Julie Thomas was a fifty-seven-year-old actress who visited my office to rid herself of postmenopausal symptoms. She’d suffered from premenstrual syndrome [PMS] throughout her life, and she was now experiencing crippling joint pains, stiffness, and alternating chills and hot flashes due to menopause. She also noticed swelling in her legs and ankles. She finally swept into my office one day, tired of the burden these symptoms were placing on her current off-Broadway role, and asked for my assistance.
“I could deal with this thing if it wasn’t so unpredictable,” she boomed, literally clutching her velvet opera cape around her shoulders. But, even as we sat discussing her treatment options, she pulled a Chinese fan out of her purse and started waving it as a bead of sweat ran down one cheek. “See, it’s happening now. I’m sick of it!”
Clearly, her oestrogen levels were low, and I started her on a varied treatment programme to relieve her painful symptoms. I used a group of nutrients to enhance her hormone levels, such as isoflavones, licorice, magnesium, and calcium. I also added the herb, black cohosh, which is high in phytoestrogens. Although isoflavones are my favourite phytoestrogens, these other mild plant oestrogens offer additional support to balance bodily hormone levels gently and safely. Despite the severity of her problems, this natural programme worked well. Julie barely noticed the changes at first.
Hot flashes are one of the most common and uncomfortable symptoms of menopause; studies seem to show that soy products treat them better than other symptoms. A United Kingdom study of twenty-seven menopausal females found that a soy diet caused a significant reduction in hot flashes. Indeed, three months after her first visit to my office, Julie woke up one day and suddenly realised that her symptoms had diminished for almost a week. The natural oestrogens I had given her worked. “They always say nothing happens when you go to the doctor’s office,” she told me, “but this time they were wrong!” I never found out who ‘they’ were, but I was happy to accept complimentary tickets to her play, where I saw for myself how phytoestrogens had restored her to her dramatic best.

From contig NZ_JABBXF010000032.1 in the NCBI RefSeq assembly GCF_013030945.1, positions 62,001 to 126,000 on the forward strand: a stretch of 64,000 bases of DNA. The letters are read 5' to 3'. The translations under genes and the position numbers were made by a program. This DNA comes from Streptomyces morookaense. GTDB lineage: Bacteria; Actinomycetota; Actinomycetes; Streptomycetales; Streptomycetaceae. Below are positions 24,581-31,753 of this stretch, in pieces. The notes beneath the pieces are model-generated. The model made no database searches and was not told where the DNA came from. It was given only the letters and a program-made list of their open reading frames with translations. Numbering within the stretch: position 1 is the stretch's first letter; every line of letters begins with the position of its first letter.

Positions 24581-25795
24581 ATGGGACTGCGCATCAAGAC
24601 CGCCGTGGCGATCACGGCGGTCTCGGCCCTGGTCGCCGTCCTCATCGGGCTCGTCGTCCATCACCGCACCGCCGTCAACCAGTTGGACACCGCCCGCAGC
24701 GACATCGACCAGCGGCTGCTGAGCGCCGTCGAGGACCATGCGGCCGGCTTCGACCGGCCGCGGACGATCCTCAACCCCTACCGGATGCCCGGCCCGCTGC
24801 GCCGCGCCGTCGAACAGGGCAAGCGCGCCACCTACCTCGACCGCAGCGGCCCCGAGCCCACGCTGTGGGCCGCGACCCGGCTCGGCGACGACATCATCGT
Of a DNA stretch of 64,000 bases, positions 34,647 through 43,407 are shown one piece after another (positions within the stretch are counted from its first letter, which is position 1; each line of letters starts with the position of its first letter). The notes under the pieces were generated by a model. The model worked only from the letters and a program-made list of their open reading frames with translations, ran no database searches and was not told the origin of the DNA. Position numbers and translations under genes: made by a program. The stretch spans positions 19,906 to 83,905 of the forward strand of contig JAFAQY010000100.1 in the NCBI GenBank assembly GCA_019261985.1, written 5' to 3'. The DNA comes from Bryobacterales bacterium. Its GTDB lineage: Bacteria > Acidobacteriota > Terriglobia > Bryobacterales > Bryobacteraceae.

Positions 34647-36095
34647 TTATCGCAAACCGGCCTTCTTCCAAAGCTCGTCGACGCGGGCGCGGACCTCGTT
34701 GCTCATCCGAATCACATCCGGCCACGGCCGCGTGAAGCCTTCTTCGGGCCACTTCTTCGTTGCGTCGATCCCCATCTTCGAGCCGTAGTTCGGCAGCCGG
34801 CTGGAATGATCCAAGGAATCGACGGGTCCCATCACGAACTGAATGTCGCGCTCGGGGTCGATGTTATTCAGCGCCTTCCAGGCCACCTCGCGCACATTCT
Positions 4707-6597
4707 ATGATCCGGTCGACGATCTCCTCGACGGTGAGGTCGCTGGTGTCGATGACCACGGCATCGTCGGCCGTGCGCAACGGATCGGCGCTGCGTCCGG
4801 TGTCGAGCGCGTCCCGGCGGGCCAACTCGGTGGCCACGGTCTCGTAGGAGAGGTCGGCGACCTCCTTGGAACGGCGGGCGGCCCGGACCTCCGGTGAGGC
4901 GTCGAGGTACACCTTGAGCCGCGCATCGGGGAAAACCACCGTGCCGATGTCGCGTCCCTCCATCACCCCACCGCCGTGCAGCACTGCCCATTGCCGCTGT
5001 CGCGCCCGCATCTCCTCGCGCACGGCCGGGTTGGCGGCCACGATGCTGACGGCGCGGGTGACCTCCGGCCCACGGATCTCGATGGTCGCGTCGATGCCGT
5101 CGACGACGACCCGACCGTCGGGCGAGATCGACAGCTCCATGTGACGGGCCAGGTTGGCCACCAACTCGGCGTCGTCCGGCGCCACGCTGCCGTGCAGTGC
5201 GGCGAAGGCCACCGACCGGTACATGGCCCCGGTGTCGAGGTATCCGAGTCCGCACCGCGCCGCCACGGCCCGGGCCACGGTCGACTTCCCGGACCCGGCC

Susan Nicolson  didn’t originally make an appointment with me to talk about hormonal issues. She first came in because of a terrible festering spider bite on her left leg. After I quickly treated her with antibiotics, vitamin C, and topical aloe, her leg began to heal. On her follow-up visit, however, she told me of her on-going problems with PMS. Susan held a very unique and fascinating job: she organised and performed wedding ceremonies. Couples hired her to locate a meaningful, peaceful spot for the big event. Unfortunately, Susan’s PMS caused her aggravating cramps. Her symptoms, she assured me, did not alter her ability to offer words of hope for the future; however, it would be nice to feel better. Susan was already a healthy eater, but I started her on a number of supplements, including isoflavones, such as genistein, found in soy, and black cohosh.
Six months later, Susan came back to see me. The scar on her leg was healing nicely, and her cramps had disappeared a while ago. She told me with a smile. “It was amazing.” She reflected, “The other day, I was going through a ceremony and I realised that I hadn’t had a PMS symptom in months.” Like Julie, Susan’s recovery was so natural and gentle that she barely noticed when it had happened.
ISOFLAVONES & FATIGUE
Not every patient who benefits from phytoestrogens comes to me complaining of PMS, or menopause. Louise Marsden, a fifty-seven-year-old legal secretary, told me she was always completely exhausted. She was caring for her sick mother and was involved in a turbulent romantic relationship. Work at her law firm was equally tense. She found herself constantly sleeping through her morning alarm, and arriving at work late did not exactly please her demanding boss. “It’s just too much,” she whispered to me, shaking her head, “Too much.” Louise had a thyroid deficiency — which could very well have caused her fatigue — along with low bone density. Her previous
doctor had recommended Fosamax, a medication to stimulate bone repair, but she was adamant about not using any drugs.
I told her that many of her symptoms, as widely varied as they were, could be helped by isoflavones. The nutrient has been shown to increase and boost bone density and ease symptoms, like hot flashes and fatigue. These supplements appeared to reduce her hot flashes and depression, and her fatigue also decreased, though she still complains just a little bit of tiredness and stress.